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Thursday, October 28, 2010

Surprise!!! Lawyer Who Pushed 'Major Expansion' Of Colerain Township Garbage Dump Wants To Put Law Partner Pat Fischer In Judgeship

Landill Expansion Among Career Highlights
CINCINNATI (TDB) -- The Cincinnati Enquirer ran lawyer Joseph Trauth's letter-to-the-editor today without mentioning that the judicial candidate he backs is his partner at Keating Muething & Klekamp, a downtown Cincinnati law firm.  It's a significant omission.  Trauth has a reputation as a hired gun for major corporations.  Trauth favors his partner, Pat Fischer, over Democratic Judge William L. Mallory in the race for a seat on Ohio's 1st District Court of Appeals.  Cincinnati Magazine in October 2008 reported that, "Trauth specializes in land use battles, generally squaring off against citizens and local governments."  Here are a couple of Trauth's legal accomplishments as taken from the official bio posted on the law firm's website:

"Obtained regulatory approval for the Star 64 1,000 foot TV/radio tower in the City of Cincinnati at the top of Winton Road near North Bend Road."

"Handled cases for Rumpke Landfill, Inc. involving the rezoning for a major expansion of the Colerain Township, Hamilton County, Ohio Rumpke landfill, expanding their landfill area by 65 acres and creating a planned light industrial district of 73 acres."

The Enquirer has been criticized before for wearing blinders about Trauth. NewsAche, a defunct blog that was authored by an Enquirer insider had this to say in Feb. 2008:

"Read Cliff Radel's near-blow job today about Joe Trauth, a lawyer who specializes in representing big corporations in real estate and zoning fights. He's represented home builders, shopping center developers, Wal-Mart and Rumpke. Radel did manage to quote one attorney who's faced Trauth in some of these cases, but this story is a largely uncritical, unskeptical look at a corporate hired gun. No attempt is made to look at the outcomes of the cases Trauth has won. Have they been good for the community? Trauth is never asked if he feels like a corporate bully, overwhelming lesser-funded groups of homeowners who oppose many of these projects. That would be disrespectful. Radel didn't say what Trauth's hourly rate is, or how Trauth has spent the money he's made representing big companies. (Radel does write that Trauth represents small clients, but names only one and doesn't talk to any. I'll guess that Trauth has many more large clients than small ones.)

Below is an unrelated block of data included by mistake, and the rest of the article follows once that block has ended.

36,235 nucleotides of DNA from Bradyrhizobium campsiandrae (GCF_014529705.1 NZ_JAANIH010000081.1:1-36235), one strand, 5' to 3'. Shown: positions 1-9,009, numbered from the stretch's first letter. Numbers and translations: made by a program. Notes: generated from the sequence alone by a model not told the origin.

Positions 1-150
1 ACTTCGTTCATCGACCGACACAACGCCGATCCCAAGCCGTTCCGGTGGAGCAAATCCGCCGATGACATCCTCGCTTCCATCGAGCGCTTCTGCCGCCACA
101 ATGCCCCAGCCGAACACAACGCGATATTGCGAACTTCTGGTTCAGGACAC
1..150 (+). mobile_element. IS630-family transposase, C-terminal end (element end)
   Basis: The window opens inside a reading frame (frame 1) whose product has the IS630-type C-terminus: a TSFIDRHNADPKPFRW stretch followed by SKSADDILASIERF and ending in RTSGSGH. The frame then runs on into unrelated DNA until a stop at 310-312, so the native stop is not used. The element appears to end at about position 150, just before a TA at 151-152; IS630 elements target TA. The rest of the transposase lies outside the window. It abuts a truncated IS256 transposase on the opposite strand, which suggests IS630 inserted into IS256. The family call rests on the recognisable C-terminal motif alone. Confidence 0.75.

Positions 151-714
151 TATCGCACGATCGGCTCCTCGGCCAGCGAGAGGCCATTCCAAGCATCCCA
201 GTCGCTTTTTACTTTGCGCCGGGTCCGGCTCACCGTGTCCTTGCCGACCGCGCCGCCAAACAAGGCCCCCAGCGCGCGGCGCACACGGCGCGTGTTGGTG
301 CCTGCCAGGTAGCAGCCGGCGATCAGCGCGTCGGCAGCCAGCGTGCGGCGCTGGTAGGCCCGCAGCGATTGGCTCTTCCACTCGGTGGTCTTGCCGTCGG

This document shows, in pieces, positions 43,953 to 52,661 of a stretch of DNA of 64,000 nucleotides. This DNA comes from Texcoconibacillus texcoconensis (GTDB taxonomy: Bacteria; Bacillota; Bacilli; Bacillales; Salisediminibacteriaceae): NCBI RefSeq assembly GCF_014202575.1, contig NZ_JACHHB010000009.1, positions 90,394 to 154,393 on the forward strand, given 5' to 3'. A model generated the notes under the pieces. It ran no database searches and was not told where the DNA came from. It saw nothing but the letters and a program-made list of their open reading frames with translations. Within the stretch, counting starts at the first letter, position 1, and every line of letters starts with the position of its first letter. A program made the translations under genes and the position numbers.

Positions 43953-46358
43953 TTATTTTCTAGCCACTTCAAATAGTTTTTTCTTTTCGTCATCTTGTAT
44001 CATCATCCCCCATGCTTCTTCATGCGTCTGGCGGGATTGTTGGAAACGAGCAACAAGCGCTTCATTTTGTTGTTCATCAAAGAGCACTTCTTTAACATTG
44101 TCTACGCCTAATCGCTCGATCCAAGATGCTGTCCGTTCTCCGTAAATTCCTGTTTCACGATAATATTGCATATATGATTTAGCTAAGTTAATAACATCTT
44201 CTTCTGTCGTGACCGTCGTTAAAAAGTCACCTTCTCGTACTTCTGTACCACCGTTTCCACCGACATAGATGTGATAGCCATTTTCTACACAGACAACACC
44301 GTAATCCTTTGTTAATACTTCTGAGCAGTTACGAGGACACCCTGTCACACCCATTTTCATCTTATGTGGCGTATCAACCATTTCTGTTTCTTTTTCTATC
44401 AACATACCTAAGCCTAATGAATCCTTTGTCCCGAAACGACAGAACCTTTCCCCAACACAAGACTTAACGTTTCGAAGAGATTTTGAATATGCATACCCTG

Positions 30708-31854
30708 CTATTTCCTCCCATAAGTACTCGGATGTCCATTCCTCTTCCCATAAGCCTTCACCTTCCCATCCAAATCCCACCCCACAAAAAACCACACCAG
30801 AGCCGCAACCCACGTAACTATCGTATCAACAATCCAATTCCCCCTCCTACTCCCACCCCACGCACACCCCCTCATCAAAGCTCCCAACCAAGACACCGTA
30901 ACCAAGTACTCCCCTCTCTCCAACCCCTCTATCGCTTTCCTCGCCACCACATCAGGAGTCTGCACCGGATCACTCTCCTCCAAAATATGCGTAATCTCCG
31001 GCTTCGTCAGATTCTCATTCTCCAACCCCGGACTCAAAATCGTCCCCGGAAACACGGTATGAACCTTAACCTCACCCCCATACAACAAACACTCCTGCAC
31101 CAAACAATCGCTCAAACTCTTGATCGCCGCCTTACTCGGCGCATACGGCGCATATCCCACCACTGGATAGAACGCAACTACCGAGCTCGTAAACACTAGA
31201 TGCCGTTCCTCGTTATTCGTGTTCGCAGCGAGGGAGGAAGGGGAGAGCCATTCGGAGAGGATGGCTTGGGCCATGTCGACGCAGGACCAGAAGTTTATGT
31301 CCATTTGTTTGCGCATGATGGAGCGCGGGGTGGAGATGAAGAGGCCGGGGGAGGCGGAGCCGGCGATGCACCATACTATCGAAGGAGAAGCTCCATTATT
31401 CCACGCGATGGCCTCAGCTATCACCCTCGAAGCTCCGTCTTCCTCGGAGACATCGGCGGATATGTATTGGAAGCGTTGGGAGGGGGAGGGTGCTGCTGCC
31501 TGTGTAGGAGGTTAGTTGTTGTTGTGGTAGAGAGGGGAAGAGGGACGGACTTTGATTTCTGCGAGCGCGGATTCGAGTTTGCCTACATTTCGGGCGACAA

"Radel is capable of this kind of reporting, but was he given the time and the direction to pursue something other than what was published? Doubtful. The Enquirer doesn't have the resources or the will to hold someone like Trauth accountable, because that type of journalism takes time and costs money, and Radel probably has other work that needs to be done. Overall, I'm not sure why this story was assigned, why it was published, or why it was on the front page. But this is the kind of uncritical journalism produced by stingy, dying newspapers."

Judge Bill Mallory is my friend and I know first hand that he is fair, hardworking and has a first-rate legal mind. His docket was always up-to-date, cases did not lag and justice did not drag. He is endorsed by the Fraternal Order of Police. Mallory has served as a judge in Hamilton County since the mid 1990s.  He is the first African American ever to serve on the Court of Appeals in Hamilton County.  Here's what I had to say back in January: "When I retired from the Cleveland Plain Dealer, he invited me to be his law clerk (a job with the archaic title 'constable') for a time while he served on the Common Pleas bench. He thought it would be enlightening for a journalist to see how things worked from the inside. He was right. But I also got to see him at work -- how he was consistently conscientious and conscious of his responsibility to society, all levels or society. He knew the world wasn't perfect. But he was adamant in his pursuit of justice."

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